An interview with the engineer behind the man-made SmartBird. -By GrabCad


– BY LAURI POLDRE 
Birds are the most efficient flying “machines” in the world. I had the opportunity to talk to Markus Fischer, Head of Corporate Design in Festo AG & Co. KG, German based engineering-driven company in pneumatic and electric actuators industry. Festo’s SmartBird is an innovative mechanical bird that they recently built to explore bird’s flight and challenges in the lightweight construction. See SmartBird in flight, check the video.

Lauri: Why Smartbird? What was the idea behind this project?

Markus Fischer: The objective of the project was to construct a bionic bird modelled on the herring gull. The fascination of building an artificial bird that could take off, fly and land by means of flapping wings alone provided the inspiration for our SmartBird’s engineers.

Lauri: Working on such a large scale projects takes abviously lot of time and effort. How many hours did you spend for this project?

Markus Fischer: Yes, you are right. We spend many hours on this projects. It´s difficult to say how many, because it took several months to get the SmartBird to fly.

Lauri: How many prototypes did you develop?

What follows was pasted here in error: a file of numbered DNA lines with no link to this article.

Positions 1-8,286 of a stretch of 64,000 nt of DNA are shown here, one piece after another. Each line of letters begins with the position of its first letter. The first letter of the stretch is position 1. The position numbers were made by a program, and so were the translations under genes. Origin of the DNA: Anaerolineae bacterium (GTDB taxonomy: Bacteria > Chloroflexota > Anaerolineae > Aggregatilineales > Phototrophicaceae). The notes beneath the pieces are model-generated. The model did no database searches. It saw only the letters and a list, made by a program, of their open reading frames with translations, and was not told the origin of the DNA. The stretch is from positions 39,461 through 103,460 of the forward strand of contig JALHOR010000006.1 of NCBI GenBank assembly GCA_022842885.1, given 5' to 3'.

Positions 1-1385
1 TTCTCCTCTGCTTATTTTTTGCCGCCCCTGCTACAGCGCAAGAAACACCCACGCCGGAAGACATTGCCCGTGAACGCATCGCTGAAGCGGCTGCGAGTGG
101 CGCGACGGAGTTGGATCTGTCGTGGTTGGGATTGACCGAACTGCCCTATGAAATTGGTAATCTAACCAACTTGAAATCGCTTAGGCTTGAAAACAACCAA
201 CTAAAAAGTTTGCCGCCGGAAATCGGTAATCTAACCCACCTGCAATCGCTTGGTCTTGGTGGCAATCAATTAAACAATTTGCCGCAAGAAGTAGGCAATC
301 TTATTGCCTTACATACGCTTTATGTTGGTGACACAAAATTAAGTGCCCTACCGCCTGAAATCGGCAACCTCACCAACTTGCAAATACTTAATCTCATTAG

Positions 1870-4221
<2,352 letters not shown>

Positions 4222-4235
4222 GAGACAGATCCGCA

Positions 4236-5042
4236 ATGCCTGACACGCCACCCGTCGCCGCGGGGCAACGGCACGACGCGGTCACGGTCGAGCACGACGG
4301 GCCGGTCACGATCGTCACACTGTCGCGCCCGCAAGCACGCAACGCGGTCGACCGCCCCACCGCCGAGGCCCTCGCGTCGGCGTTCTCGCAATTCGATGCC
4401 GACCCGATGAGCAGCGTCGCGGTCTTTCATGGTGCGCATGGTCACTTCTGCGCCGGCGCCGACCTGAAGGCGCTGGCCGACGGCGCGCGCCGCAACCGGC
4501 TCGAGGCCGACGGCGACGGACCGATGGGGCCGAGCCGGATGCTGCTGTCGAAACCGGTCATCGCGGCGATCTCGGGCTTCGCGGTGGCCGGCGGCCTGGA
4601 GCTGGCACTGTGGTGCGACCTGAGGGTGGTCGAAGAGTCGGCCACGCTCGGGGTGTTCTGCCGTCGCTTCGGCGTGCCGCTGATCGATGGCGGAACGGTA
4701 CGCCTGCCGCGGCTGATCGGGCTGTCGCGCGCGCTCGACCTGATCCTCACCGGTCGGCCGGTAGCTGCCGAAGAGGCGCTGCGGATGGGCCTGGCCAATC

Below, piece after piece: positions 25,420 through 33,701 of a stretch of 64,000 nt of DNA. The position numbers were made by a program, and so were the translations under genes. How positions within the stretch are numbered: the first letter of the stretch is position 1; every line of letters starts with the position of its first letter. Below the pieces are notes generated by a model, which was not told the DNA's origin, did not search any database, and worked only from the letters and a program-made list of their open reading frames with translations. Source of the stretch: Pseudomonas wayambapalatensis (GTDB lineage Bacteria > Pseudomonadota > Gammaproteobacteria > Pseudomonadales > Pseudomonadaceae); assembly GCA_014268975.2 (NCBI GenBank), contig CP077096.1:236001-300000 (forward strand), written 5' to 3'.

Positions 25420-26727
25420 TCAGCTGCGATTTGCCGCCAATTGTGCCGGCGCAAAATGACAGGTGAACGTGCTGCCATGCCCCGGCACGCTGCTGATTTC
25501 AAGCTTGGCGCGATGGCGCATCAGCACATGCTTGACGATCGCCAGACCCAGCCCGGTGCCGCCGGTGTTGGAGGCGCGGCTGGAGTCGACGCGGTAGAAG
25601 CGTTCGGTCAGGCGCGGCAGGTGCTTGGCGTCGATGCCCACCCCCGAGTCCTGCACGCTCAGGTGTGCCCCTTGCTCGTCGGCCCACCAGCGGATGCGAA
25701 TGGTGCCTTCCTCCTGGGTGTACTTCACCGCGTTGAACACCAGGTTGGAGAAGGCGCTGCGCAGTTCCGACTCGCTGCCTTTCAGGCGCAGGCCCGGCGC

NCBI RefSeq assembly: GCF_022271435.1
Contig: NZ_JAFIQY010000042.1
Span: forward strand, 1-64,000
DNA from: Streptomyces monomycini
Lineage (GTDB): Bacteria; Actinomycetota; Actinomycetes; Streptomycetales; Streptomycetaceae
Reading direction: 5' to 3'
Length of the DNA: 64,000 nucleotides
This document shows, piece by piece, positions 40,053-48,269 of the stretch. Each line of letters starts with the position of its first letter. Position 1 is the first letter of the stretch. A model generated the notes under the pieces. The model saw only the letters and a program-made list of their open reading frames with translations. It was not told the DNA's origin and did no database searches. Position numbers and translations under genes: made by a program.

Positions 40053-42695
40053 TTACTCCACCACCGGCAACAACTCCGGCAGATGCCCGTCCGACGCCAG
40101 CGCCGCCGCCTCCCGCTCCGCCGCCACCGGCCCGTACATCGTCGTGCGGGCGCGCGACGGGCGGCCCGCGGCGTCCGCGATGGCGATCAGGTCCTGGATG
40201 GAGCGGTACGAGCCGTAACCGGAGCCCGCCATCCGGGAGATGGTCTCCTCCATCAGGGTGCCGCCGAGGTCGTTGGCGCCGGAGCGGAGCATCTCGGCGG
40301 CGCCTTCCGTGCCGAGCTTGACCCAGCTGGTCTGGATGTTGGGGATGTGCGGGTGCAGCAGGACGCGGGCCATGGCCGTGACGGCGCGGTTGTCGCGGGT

Markus Fischer: We’ve only got three prototypes. They are on the road all over the world.

Lauri: How did you decipher the flight of birds?

Markus Fischer: The experience gained with the Bionic Learning projects AirRay and AirPenguin was incorporated into the creation of SmartBird.  Moving air in a specific manner is a core competence of Festo that has been a driving force for the company for more than fifty years.

The unusual feature of SmartBird is the active torsion of its wings without the use of additional lift devices. The objective of the SmartBird project was to achieve an overall structure that is efficient in terms of resource and energy consumption, with minimal overall weight, in conjunction with functional integration of propulsion and lift in the wings and a flight control unit in the torso and tail regions.